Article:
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Trinity Standard - Local News

Copyright 2017 - Polk County Publishing Company

 

Texas approves Convention of States
Trinity Standard -

By Corey Rapp,
Trinity County Conventions of State District Captain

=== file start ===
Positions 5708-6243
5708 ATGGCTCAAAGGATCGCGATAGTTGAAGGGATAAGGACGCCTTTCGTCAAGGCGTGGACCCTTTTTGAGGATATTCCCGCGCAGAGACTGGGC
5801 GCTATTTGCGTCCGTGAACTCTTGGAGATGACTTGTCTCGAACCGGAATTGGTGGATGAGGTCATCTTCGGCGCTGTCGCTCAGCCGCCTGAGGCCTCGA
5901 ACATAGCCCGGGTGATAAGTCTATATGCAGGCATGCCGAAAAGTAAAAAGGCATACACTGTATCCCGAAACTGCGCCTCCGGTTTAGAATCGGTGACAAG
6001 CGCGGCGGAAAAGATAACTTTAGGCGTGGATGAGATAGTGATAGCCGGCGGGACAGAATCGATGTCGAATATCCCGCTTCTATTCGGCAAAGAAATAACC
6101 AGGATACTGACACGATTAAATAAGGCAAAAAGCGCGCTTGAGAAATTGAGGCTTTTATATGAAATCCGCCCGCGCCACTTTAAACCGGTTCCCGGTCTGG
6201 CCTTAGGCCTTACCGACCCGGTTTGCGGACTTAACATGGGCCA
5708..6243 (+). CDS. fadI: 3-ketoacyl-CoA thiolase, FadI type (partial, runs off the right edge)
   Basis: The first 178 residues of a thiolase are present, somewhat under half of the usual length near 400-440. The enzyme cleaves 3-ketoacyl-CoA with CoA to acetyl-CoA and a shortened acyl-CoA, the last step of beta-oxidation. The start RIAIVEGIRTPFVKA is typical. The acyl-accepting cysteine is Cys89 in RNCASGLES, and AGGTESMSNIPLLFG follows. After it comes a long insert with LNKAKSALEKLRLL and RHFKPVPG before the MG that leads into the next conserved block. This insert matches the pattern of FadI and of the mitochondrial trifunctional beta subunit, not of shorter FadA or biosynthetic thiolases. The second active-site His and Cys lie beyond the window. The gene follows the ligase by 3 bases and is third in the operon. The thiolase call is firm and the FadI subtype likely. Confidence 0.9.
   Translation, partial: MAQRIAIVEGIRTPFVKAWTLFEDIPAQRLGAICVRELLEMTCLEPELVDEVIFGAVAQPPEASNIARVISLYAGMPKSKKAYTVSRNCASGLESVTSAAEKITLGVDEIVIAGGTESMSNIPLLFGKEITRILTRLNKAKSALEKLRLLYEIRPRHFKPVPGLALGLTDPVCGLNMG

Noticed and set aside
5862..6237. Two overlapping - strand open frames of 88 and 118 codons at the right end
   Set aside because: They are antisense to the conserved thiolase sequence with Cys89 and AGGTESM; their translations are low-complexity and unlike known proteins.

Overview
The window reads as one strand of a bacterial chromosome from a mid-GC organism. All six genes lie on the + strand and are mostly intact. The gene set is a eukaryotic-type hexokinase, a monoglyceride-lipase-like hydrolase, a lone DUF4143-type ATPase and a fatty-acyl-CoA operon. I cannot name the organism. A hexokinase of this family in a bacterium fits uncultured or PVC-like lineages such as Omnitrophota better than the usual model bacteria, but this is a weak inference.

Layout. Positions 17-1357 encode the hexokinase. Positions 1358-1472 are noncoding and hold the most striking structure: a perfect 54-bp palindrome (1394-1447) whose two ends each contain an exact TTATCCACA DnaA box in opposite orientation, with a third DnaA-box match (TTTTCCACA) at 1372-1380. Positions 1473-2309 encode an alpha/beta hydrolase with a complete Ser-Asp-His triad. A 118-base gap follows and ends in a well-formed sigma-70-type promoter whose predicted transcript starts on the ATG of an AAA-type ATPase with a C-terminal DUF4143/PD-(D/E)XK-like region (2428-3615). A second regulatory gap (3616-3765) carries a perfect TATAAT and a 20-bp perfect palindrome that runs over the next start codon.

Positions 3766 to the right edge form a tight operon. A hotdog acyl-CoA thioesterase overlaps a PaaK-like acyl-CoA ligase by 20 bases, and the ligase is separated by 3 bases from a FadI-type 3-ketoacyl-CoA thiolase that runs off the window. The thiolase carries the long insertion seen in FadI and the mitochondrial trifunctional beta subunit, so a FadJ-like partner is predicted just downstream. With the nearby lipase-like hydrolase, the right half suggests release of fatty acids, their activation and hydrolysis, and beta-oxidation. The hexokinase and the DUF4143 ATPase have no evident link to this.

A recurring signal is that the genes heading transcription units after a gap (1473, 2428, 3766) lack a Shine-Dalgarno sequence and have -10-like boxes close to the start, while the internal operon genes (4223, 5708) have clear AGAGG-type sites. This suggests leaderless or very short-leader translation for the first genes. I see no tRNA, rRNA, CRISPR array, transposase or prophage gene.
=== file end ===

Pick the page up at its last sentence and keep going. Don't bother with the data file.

On May 4, 2017 the roller coaster ride to approve the Convention of States (COS) Resolution through the Texas Legislature finally ended. Texas became the eleventh state to apply to the U S Congress for a convention to propose amendments under Article V of the U S Constitution. Currently, there are 31 additional states in the Legislative process of approving the same resolution. To appreciate the roller coaster ride, the following is a narrative account of the twists and turns of the Texas Legislative approval process. At the beginning of the Legislative session, the COS Resolution was submitted to both Chambers of the Texas Legislature, the House of Representatives and the Senate. Depending on whichever Chamber approved the Resolution first, the other Chamber must approve the exact same wording to complete the approval process. The Senate sub-committee was the first to review the Resolution, and upon approval, it was referred to the Senate Chamber for a vote. On February 28, 2017 the Senate passed the COS Resolution after a lengthy floor debate. The Senate Resolution was submitted to the House, and it was conjectured the approval process would be completed quickly since the same Resolution had been approved by the House at the last Legislative session. But to everyone's consternation, House Leader, Joe Straus, would not refer the Resolution to the House sub-committee. After a campaign effort of letters, e-mails and phone calls by COS supporters, the Resolution was finally referred to the House sub-committee. On April 13, 2017 ninetythree COS supporters testified in support of the Resolution, and in the following week the sub-committee approved the Resolution. However, the sub-committee's version included additional language, which threatened the time for Legislative approval. The changed Resolution, if approved by the House, would require the Resolution to go back to the Senate for their confirmation of the additional language. Since the Texas Legislators only meets every other year and only for 180 days, there was literately no time remaining in the Legislative session to accomplish the reapproval. The tactic used by the House sub-committee is known as a "poison pill" which is a way to run out the Legislative clock and defeat a resolution. The COS Texas directors working with the author of the Resolution determined the only recourse was to submit an amendment to the House version restoring it back to the Senate version. This would require two House votes. Prior to the House vote, COS supporters bombarded the 150 House Representatives with messages to Amend and Restore the Resolution. Local radio ads were heard throughout the State, Mark Levin talked about the Texas situation on his national radio show, and COS supporters made numerous trips to Austin to see their House Representatives. On the day of the House vote, the House Chamber Gallery was packed with COS supporters. As the House members sat at their desks, they couldn't help but feel the tension and pressure of the COS supporters in the Gallery. Amending the Resolution would set the stage for a final vote in the approval process allowing Texas to join with other states in calling for a convention. The Restoration amendment was read and approved and the House Gallery became very quiet with anticipation of the final vote. Before the vote was taken, 80 plus co-authors converged on the speaker's podium indicating their support for the Resolution. When the House Leader called for a vote, all eyes watched the lights on the vote tally board. A majority vote in the House is 76 and when the vote was over, there were 94 affirmative lights glowing. The Gallery exploded as the COS supporters, stood and cheered their victory. It was a three and half year ride on the Texas Legislative roller coaster, but the ordeal was worth the effort. Soon Texas along with 33 other states will complete the application process. There will be a convention and the States will address the topics of imposing restraints on the federal government, limiting the power and jurisdiction of the federal government, and to limit the terms of office of federal officials and members of Congress. Writer's note: As a personal note, I would like to thank Governor Greg Abbott, Robert Nichols (our State Senator), Trent Ashby (our State House Representative) and all those who committed time to write letters, to send e-mails and to call our State leaders on behalf of the COS Resolution. The voices of Trinity County were heard loud and clear in the Texas Legislative Chambers. Thank you all, Corey W. Rapp

 

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